Residents critical of proposed downtown gourmet supermarket
By Elizabeth Pfeffer
August 8, 2006
A forthcoming addition to San Francisco's dithering grocery
store industry will bring a new upscale food retailer to the downtown
area - fodder for residents and workers resisting the high-end
trend that seems to be edging in on neighborhood markets.
Bristol Farms, a chic Southern California chain, is preparing
to open its first Bay Area store in the newly renovated Westfield
San Francisco Centre on Market Street. The luxury mall has undergone
a colossal expansion to provide the grocery store with 30,000-square-feet
of commercial space next to a 1,500-seat food court.
Kevin Davis, president, chairman and CEO of Bristol Farms, continued
efforts yesterday to secure an off-sale liquor license for the
new store. Like the chain's other locations, Davis plans for this
one to sell beer and wine as well as hold regular tastings.
The license was heard for a second time before the Board of Supervisors'
City Operations and Neighborhood Services Committee yesterday
afternoon, while residents and labor union representatives also
took the meeting as an opportunity to voice concerns on the company
as a whole.
In particular, there's been debate over Bristol Farm's relationship
to Albertsons. Five moderately-priced neighborhood grocery stores
closed in San Francisco this year due to a reported lack of profits
- two were Albertsons - and 11 more of their Bay Area locations
are closing this month.
"Some of the confusion around Bristol Farms ties to the
fact that we previously had been owned by Albertsons as a wholly
owned subsidiary of that company," Davis said. "That
company recently sold, as of June 2 of this year, and was divided
into many pieces."
According to Davis, the Northern California Albertsons are now
owned by an investment firm called Cerberus which is in no way
affiliated with Albertsons. Yet there's still some confusion as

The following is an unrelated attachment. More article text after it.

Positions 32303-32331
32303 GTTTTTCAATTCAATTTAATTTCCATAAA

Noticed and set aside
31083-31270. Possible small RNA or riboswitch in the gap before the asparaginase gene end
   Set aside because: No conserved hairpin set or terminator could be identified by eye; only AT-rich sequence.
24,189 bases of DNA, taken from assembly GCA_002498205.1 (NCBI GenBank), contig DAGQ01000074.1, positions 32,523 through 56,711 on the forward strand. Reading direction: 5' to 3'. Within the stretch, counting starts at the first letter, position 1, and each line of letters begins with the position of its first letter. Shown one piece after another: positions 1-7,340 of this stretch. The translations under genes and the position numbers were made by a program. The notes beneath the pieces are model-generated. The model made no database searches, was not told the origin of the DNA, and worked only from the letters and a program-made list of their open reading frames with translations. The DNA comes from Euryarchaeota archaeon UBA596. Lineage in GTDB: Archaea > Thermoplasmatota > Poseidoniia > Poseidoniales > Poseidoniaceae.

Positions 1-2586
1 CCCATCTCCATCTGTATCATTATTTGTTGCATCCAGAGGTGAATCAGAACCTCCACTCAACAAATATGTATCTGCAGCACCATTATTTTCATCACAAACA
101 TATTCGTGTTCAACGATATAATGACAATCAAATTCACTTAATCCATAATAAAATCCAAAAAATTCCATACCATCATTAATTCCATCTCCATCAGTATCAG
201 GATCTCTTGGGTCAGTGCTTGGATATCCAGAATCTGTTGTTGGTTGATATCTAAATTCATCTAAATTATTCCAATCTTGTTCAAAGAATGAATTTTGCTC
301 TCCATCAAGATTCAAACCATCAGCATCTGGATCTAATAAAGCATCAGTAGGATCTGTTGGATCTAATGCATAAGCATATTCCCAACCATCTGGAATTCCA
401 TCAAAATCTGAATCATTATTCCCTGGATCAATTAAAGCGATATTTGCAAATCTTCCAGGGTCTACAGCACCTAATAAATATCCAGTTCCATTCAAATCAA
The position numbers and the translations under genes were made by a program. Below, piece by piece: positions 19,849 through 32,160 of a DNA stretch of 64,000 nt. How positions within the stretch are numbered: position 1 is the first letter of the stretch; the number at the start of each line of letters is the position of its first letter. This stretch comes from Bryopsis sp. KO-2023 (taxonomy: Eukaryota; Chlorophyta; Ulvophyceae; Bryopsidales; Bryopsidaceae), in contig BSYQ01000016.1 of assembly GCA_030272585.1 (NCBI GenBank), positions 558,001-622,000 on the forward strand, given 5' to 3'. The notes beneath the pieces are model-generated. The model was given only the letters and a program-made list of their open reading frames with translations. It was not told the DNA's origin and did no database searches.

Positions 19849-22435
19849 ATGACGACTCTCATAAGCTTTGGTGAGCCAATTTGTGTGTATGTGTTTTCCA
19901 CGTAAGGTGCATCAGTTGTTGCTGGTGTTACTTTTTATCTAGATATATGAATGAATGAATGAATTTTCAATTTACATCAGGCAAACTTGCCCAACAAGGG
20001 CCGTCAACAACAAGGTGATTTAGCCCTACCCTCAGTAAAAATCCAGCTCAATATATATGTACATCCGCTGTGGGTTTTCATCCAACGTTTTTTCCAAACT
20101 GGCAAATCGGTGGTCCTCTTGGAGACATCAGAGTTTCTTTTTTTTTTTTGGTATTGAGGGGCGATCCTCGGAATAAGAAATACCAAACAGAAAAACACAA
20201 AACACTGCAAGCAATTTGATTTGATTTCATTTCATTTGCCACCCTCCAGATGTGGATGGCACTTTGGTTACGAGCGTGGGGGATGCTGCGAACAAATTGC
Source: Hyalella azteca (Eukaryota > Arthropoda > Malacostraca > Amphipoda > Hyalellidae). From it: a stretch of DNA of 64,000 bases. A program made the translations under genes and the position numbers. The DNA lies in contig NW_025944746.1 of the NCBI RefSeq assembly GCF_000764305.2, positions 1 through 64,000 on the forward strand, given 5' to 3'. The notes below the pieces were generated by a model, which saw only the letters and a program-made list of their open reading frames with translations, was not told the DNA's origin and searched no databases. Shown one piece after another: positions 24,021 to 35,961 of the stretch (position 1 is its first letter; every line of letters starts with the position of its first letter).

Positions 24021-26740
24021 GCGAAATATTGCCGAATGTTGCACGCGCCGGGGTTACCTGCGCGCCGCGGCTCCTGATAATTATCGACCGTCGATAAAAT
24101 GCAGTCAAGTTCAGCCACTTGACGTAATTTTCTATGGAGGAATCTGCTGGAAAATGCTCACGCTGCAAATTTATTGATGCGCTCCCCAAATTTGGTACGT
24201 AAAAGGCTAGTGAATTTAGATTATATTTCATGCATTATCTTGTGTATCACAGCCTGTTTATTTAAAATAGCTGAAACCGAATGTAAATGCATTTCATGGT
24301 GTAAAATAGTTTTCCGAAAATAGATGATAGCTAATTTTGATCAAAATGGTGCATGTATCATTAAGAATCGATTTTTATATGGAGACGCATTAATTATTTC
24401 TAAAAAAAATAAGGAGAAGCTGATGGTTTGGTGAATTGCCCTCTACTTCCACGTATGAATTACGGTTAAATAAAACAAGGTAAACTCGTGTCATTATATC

to whether Bristol Farms' 14 Southern California stores are tied
to the company.
It appears Bristol Farms is now a wholly owned subsidiary of
Supervalu Inc., but Alan Davis, attorney for United Food and Commercial
Workers Local 648, appealed to the committee to delay the liquor
license until stronger evidence of their ownership and accordance
with San Francisco labor agreements is provided.
Bristol Farms boasts above-market salaries, recognizes domestic
partnerships within their benefits packages for full and part-time
employees and offers 401K plans. They also claim to have been
working with their landlord Westfield to abide by all wage ordinances.
"That isn't so clear from what we've seen so far, and we
think that matter needs additional research on every level,"
Davis said. "To see whether it applies, the extent to which
it applies and then to verify whether or not the agreements have
been lived up to by everyone."
Westfield was unavailable for comment.
Some residents found it alarming that an upscale grocery would
be put in an "unpractical" location like a mall, and
wondered why it couldn't be done in neighborhoods that have lost
It was pointed out by public commenter Michael Nulty that North
Market, which encompasses much of the Tenderloin and is home to
many disabled, elderly and immobile individuals, sorely lacks
a real grocery store, and that the low-income residents with the
means to get to Bristol Farms won't be able to afford the gourmet
Whole Foods, another pricey grocery supermarket, offers senior
discounts at some of their locations, according to Nulty. He suggested
Bristol Farms do the same.
The bottom line for residents was a question of what the company
will do to better the community.
One response by Kevin Davis was that some of the 45 job candidates
already offered positions for their grand opening on Sept. 28
are former employees of the City's ill-fated Cala Foods and Albertsons.
The liquor license will be heard by the full Board of Supervisors
on August 15 while Bristol Farms tries to iron out informational
They have already expressed a commitment to keeping alcohol from
individuals under 21 years of age and complying to standard licensing
provisions suggested by the San Francisco Police Department.